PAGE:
• On the electronic signs you can see the following message:
    In Autostrada Anabbaglianti Sempre Accesi = Keep your lights on the Autostrada.
  • The left lane is of course the passing lane and the traffic here is fast, very fast.
  • Have a good look in your mirrors before you enter this lane in order to overtake slow going traffic and always use your blinkers.
  • In Italy there are almost no slow drivers in the fast lane (as often is the case in Germany) and the discipline is fantastic.
  • The Italian drivers are aggressive and drive fast, but as said above very skilful.
  • If you stay too long in the left lane, you will soon have a car coming from behind flashing its head-lights to make you move back to the right lane again.
  • If you don´t, the driver will probably stick to your tail until you do, in other words it is better to slow down and let him pass. In this case defensive driving is wiser than aggressive.
  • In case your car have a breakdown use the emergency telephones placed every 2 km or your mobile phone. Call 116 The Automobile Club d’Italia (ACI), FIA and AIT member. Soon there will be a repair service truck to assist and help you. This is a great service that offers free tows to visitors driving in Italy with foreign licence plates
  • If you are involved in an accident where cars are damaged or passengers injured, it is important to call the police on 113 and ambulance on 118.
  • Also contact witnesses if any.
  • To avoid traffic jams or getting stuck** on the Autostrada tune in your car radio on fm 103.3 Isoradio. Again a very good station broadcasting music and traffic updates. The service is in Italian, English, French and German.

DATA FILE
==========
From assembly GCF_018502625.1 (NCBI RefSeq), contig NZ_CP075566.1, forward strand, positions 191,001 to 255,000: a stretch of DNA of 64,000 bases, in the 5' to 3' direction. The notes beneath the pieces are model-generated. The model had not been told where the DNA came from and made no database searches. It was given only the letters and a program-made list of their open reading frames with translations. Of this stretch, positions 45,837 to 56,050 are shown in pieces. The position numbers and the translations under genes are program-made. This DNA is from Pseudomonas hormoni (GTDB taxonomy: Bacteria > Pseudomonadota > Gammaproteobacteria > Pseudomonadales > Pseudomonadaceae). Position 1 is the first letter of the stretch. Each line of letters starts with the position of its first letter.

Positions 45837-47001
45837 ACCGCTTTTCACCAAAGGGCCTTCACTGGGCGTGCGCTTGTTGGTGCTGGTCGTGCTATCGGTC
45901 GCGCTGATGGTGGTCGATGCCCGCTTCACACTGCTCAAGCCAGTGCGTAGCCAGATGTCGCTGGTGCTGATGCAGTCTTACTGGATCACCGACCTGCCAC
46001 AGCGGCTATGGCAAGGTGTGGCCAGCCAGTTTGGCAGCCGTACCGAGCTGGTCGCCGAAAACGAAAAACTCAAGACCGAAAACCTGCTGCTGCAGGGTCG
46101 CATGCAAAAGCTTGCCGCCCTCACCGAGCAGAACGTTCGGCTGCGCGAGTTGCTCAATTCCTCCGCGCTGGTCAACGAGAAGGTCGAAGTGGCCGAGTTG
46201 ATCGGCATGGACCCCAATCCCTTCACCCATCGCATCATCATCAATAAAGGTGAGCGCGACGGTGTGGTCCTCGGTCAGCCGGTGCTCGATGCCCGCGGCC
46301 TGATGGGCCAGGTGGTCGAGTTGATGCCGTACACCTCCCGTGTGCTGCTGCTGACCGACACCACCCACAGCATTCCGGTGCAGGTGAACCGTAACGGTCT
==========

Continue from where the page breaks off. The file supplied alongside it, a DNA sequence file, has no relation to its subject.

** Once we were stuck for almost 3½ hours because of an accident in one of tunnels on the Brenner Autostrada. It is a good idea to bring along something to drink and maybe also some small food to eat.
    *** One more thing; it is not funny if you have to pee during a stop like that , so don’t drink too much.
  • There are plenty of rest areas and service stations ( Autogrill is the biggest I think) along the Autostrada.
    They have coffee shops and /or restaurants and also restrooms. The food is usually quite good. Why not pay a visit to their “shop”, where you are able to buy all kinds of Italian speciality foods and beverages. This is an opportunity we use every time, when we are on our way back to Sweden again. The Italian wines, cheeses and the ham from Parma are nice to bring home.
    Before you leave your car in a rest area always remember to take all your valuables along with you.

More useful info

  • Children under four cannot travel unless they use a suitable restraint system. Children between four and 12 cannot travel in the front unless using a suitable restraint system .
  • A new law has been implemented from 2004-04-01. Outside urban areas you have to wear a Warning and- visibility vest when walking on the road or on the emergency lane or maybe changing a wheel. If you are caught without this vest you, then you will be fine. Iin other words it will be wiser to get one on time…
  • Dipped headlights have to be used in poor daytime visibility, and in all tunnels at all times. Motorcycles must use dipped headlights during the day at all times.
  • Seat belts front and rear are obligatory everywhere.
  • Warning triangle is compulsory.